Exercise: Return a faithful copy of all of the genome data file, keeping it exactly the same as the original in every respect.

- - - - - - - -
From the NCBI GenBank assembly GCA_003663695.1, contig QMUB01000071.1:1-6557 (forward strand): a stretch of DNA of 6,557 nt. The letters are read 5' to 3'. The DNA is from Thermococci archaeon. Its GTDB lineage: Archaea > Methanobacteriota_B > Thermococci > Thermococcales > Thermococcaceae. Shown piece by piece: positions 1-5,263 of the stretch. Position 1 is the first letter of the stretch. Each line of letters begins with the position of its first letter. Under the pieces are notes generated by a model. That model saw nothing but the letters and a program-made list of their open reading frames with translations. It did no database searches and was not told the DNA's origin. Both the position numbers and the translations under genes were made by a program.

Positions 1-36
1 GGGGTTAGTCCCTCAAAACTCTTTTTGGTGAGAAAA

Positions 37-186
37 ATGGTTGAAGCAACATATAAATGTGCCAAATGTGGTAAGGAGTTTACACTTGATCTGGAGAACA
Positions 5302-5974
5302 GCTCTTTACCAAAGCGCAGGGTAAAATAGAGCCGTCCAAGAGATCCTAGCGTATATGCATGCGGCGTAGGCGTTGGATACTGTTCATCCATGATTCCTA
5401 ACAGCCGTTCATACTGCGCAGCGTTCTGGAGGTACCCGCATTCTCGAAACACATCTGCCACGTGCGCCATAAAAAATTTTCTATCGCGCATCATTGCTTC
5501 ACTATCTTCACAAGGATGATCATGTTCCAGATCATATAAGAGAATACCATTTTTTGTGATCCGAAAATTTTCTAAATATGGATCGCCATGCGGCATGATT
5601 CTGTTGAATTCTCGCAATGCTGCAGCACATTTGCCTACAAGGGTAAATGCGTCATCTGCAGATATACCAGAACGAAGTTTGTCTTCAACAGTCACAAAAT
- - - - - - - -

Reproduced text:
From the NCBI GenBank assembly GCA_003663695.1, contig QMUB01000071.1:1-6557 (forward strand): a stretch of DNA of 6,557 nt. The letters are read 5' to 3'. The DNA is from Thermococci archaeon. Its GTDB lineage: Archaea > Methanobacteriota_B > Thermococci > Thermococcales > Thermococcaceae. Shown piece by piece: positions 1-5,263 of the stretch. Position 1 is the first letter of the stretch. Each line of letters begins with the position of its first letter. Under the pieces are notes generated by a model. That model saw nothing but the letters and a program-made list of their open reading frames with translations. It did no database searches and was not told the DNA's origin. Both the position numbers and the translations under genes were made by a program.

Positions 1-36
1 GGGGTTAGTCCCTCAAAACTCTTTTTGGTGAGAAAA

Positions 37-186
37 ATGGTTGAAGCAACATATAAATGTGCCAAATGTGGTAAGGAGTTTACACTTGATCTGGAGAACA
Positions 5302-5974
5302 GCTCTTTACCAAAGCGCAGGGTAAAATAGAGCCGTCCAAGAGATCCTAGCGTATATGCATGCGGCGTAGGCGTTGGATACTGTTCATCCATGATTCCTA
5401 ACAGCCGTTCATACTGCGCAGCGTTCTGGAGGTACCCGCATTCTCGAAACACATCTGCCACGTGCGCCATAAAAAATTTTCTATCGCGCATCATTGCTTC
5501 ACTATCTTCACAAGGATGATCATGTTCCAGATCATATAAGAGAATACCATTTTTTGTGATCCGAAAATTTTCTAAATATGGATCGCCATGCGGCATGATT
5601 CTGTTGAATTCTCGCAATGCTGCAGCACATTTGCCTACAAGGGTAAATGCGTCATCTGCAGATATACCAGAACGAAGTTTGTCTTCAACAGTCACAAAAT